Realpolitik Dominates Weekend Discussions In Vietnam

Vietnam’s importance to the South China Sea region has never been underestimated by the major players in the region or their allies around the world. This past weekend, Hanoi’s increasing significance was on full display as the government welcomed senior government officials from Japan and China. The purpose behind the visit by a senior Chinese diplomat was to smooth over relations between the two nations and urged Vietnam to resist the intervention of outside players into the disputes between Beijing and Hanoi over claims in the South China Sea. The reason for Japanese Defense Minister Nobuo Kishi’s trip to Vietnam was more practical. On Saturday, the two nations signed a deal enabling the export of Japanese-made weapons and equipment to Vietnam.

Wang Yi, a senior Chinese diplomat stopped in Hanoi during a one-week tour through Southeast Asia. He stated that China and Vietnam should safeguard the peace and stability in the South China Sea and be wary of external players moving to disrupt that. This was obviously a shot at the United States and the less-than successful visit by Vice President Harris to Vietnam last month. China and Vietnam agreed to manage disagreements and avoid complicating situations or expanding disputes. In short, not airing their dirty laundry or looking to external states and supranational bodies to mediate disputes.

Ironically enough, the agreement signed between Japan and Vietnam later on the same weekend was a clear example of Vietnam welcoming the assistance of an extraterritorial nation-state amid concerns about China’s growing military power. Details on the transfer of specific equipment and systems will be worked out in subsequent talks. However, naval vessels will be included in the transfer. Japanese Defense Minister Kishi and his Vietnamese counterpart, Phan Van Giang also agreed on the importance of maintaining freedom of navigation and overflight in the Indo-Pacific region. This was obviously in reference to China’s aggressive maneuvering in the South China Sea.

China and Vietnam are at odds over the Spratly and Paracel Island groups in the region.

23 March Update: New Chinese Encroachment In The South China Sea

*Author’s Note: Brief update today owing to a packed schedule. Apologies.*

Manila has called upon Beijing to withdraw the 200+ alleged Chinese fishing vessels it claims are violating its territorial waters. Since 7 March, 2023 there have been dozens of Chinese vessels moored at Whitsun reef. The Chinese claim the reason for this is their need to take shelter due to sea conditions. According to observations of the fleet, there is no fishing taking place and in the evening the ships run powerful lighting equipment. Whitsun reef is considered by the Philippines to be a component of its EEZ (exclusive economic zone) and has filed a diplomatic protest which will, in all likelihood, go nowhere.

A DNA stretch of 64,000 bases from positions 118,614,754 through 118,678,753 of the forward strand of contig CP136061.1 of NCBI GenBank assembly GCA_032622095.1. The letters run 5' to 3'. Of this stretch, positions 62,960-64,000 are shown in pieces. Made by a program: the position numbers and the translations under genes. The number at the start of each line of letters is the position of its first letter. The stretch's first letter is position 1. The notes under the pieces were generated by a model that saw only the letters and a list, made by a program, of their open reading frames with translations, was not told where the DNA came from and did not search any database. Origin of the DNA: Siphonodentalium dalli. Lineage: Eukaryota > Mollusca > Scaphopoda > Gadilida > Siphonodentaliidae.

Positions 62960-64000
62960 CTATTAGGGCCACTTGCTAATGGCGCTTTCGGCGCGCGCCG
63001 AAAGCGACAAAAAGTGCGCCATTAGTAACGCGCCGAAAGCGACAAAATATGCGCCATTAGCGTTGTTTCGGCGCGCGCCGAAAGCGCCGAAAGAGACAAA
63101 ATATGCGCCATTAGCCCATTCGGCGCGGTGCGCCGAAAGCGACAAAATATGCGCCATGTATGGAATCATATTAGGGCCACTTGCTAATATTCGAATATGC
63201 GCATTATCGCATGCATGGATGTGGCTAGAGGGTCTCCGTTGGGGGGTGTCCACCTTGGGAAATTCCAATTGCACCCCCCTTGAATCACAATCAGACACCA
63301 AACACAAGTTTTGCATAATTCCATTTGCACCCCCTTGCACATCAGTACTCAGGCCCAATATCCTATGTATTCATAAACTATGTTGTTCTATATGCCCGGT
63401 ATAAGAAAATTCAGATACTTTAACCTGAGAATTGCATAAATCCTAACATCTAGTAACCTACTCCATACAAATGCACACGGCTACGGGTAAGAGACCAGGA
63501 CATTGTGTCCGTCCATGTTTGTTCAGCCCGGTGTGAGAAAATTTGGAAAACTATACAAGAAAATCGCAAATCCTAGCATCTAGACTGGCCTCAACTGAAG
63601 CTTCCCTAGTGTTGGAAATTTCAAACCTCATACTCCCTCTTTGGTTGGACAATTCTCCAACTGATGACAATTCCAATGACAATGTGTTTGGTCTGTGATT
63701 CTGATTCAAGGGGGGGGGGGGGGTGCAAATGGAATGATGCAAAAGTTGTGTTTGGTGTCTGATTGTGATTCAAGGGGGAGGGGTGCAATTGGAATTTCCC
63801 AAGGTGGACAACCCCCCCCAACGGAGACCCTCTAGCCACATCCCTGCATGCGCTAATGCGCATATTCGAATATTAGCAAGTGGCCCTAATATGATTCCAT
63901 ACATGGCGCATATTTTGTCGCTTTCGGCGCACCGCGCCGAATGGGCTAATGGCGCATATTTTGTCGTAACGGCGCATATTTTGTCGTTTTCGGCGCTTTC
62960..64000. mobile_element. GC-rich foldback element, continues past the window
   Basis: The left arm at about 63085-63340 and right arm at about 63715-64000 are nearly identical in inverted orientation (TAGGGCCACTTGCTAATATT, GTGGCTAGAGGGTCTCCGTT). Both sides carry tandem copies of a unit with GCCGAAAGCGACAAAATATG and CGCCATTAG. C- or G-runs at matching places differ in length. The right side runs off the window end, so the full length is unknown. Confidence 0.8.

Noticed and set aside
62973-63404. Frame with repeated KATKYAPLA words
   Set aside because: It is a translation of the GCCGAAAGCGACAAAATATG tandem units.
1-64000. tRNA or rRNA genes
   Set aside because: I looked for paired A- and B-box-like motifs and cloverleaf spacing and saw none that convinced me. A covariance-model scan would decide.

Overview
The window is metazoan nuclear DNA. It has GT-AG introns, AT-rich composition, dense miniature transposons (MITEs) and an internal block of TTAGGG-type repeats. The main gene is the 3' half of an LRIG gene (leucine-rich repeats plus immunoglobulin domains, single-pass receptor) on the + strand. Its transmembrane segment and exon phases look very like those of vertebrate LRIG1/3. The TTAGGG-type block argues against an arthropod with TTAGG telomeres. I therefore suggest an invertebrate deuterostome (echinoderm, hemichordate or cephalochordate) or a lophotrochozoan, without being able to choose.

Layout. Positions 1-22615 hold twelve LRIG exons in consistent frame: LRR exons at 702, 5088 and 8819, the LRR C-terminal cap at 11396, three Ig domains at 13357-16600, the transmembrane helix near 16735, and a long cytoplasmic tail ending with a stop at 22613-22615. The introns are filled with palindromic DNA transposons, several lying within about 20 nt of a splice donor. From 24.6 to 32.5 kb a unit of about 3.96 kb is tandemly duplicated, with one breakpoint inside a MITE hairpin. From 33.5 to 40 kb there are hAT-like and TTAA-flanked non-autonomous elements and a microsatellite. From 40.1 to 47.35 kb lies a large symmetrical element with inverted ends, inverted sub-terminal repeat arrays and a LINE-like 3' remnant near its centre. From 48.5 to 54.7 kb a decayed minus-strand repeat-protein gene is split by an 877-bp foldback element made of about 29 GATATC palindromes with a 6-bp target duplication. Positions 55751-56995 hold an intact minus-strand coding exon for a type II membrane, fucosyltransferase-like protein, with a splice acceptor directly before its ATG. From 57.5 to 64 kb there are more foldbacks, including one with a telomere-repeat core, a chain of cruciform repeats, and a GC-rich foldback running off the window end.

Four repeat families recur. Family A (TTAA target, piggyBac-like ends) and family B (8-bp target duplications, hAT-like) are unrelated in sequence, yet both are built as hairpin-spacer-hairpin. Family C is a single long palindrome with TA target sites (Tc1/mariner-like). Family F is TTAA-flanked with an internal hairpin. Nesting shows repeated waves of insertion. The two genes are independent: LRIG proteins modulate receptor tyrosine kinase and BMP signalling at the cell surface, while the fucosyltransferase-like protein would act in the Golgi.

So, here we are once more with China laying the foundation for yet another South China Sea challenge. In global politics, timing is everything. The fact that China has chosen to apply direct pressure a US ally in this manner, not very long after the Alaska meetings is telling. Beijing is ready to expand its confrontational attitude and actions. If China’s move at Whitsun is not countered and reversed, territorial seizures similar to what took place at Scarborough Shoal in 2012 will be coming in the near future.

South China Sea: Will China Conquer?


It cannot be said that China’s recent actions in the South China Sea have come as a surprise to the rest of the world. Indications of Beijing’s strategic objectives regarding this body of water have been detectable for years. From its territorial claims, to the construction of artificial islands, and their militarization, China has made clear its intention to dominate the South China Sea. What has yet to be determined is whether or not domination and conquest are interchangeable terms in Beijing’s strategic lexicon.

The potential benefits stemming from a Chinese conquest of the South China Sea are immeasurable. It would affirm China’s position as the preeminent power in Asia. The emerging geopolitical, and economic dictum of the 21st century is: ‘whoever controls the South China Sea controls the economies of Asia.’ The underlying logic that control of the sea lanes of communication through the South China Sea is crucial to the economic survival of Asia’s largest economies cannot be challenged. A brief glance at the South China Sea situation today leads people to believe that territorial claims, and assumptive natural resource deposits serve as the nucleus of the disputes. While these are important factors, it is the sea lanes, and their connection to the global economy that makes the South China Sea such a valuable body of blue real estate.